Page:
On Growing Up As an Unskinny Asian

I feel that everyone can relate to this blog, even if you aren’t asian. We (no matter what body type you have or even if you’re a boy or girl) are all faced with high expectations and beauty standards that can trigger our insecurities. This author’s perspective, Olivia, is one that I can easily relate to. Because I believed that many other people wouldn’t understand my feelings, I always kept these thoughts to myself. In reality, not speaking out about how I saw myself as a person really brought my self-esteem down. The sad thing is that my family is the one that criticized me the most, and I just let their words sink deep into my self-doubt about my own body. To quote my favorite teacher, Mr. Feeny, “Unfortunately we live in a society where they tell us we have to look a certain way, so we’re all under pressure to live up to unrealistic expectations.” The first step in learning to love your body is to take that criticism and turn it into something positive. Don’t let what other people’s perception of you and what they say dictate your behavior.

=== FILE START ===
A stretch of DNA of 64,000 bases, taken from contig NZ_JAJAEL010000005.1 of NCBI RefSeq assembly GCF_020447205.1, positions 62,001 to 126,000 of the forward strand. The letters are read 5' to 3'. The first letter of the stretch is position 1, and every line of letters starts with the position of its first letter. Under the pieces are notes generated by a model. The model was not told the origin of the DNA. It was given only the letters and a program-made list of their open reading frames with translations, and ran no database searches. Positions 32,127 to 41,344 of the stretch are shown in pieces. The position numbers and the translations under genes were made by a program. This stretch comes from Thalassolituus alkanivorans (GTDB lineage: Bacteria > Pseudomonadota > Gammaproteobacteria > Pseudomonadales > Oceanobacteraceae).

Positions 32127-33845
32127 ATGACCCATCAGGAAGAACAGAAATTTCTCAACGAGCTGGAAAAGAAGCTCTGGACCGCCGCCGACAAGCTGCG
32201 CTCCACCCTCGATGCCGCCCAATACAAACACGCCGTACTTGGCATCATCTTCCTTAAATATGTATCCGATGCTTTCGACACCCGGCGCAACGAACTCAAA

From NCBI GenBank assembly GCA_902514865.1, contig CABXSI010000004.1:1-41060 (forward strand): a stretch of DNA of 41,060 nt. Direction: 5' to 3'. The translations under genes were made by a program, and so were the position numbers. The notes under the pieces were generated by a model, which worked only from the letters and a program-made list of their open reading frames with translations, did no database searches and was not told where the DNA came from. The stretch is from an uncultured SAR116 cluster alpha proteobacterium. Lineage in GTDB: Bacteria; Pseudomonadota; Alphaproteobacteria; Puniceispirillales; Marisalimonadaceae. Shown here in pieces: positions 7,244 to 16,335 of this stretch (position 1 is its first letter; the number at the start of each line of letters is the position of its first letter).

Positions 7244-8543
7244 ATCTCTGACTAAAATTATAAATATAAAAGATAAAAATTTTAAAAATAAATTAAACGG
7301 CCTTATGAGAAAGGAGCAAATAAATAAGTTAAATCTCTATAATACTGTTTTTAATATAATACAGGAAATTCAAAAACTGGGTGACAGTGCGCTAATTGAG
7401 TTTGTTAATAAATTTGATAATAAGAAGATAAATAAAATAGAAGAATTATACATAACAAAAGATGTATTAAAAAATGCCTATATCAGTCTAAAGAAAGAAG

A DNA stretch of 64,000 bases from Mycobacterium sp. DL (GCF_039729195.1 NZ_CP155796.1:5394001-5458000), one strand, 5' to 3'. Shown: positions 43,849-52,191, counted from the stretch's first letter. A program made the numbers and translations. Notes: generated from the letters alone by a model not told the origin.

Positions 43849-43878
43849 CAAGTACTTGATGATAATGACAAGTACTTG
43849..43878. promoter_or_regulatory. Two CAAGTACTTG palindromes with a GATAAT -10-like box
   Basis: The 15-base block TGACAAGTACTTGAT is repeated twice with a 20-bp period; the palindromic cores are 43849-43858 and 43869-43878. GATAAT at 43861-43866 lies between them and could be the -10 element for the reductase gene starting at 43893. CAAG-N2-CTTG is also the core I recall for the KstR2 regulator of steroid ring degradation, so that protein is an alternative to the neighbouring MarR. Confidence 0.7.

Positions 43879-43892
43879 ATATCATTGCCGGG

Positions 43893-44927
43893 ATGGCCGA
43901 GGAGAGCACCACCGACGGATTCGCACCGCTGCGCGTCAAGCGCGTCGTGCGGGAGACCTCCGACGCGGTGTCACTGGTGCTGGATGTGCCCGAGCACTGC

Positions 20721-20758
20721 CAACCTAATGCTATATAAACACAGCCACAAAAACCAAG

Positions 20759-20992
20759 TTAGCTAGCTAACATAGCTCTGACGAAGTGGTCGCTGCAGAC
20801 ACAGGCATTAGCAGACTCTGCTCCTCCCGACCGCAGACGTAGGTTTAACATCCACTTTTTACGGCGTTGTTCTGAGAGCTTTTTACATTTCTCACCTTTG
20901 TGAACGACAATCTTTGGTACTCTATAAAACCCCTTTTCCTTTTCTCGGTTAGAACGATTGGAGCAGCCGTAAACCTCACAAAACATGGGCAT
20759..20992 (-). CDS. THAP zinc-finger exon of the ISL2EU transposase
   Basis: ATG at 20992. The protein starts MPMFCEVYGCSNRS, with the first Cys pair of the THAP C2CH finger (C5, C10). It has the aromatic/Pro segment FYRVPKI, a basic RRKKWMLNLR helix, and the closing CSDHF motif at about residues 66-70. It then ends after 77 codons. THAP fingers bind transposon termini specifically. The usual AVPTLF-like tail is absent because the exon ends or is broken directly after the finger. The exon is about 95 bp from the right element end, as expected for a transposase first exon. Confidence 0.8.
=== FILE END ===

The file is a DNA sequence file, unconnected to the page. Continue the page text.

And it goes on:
Juliana Chang

Originally published on XoJane.com

Growing up as an Asian American, I knew I would never have the long legs or double lidded blue eyes of the models that graced the TV screens and magazines I saw. Hell, I might not even have the tan skin if my melanin continued to refuse to cooperate. I recognized it would be biologically impossible for me to achieve the majority of Western beauty standards, and I was okay with that.

Instead, I contented myself with believing I could do fairly well by Asian standards. My nose was upright, my hair was sleek and straight. Surrounded by petite Asian adults, I also assumed that I would grow up to be the same way. Effortlessly, easily, thin.

Then puberty arrived.

No, “arrived” is too passive of a word. Puberty blistered across my body, ravaging my hormones, skin, bones, and self esteem all in one shot. I…

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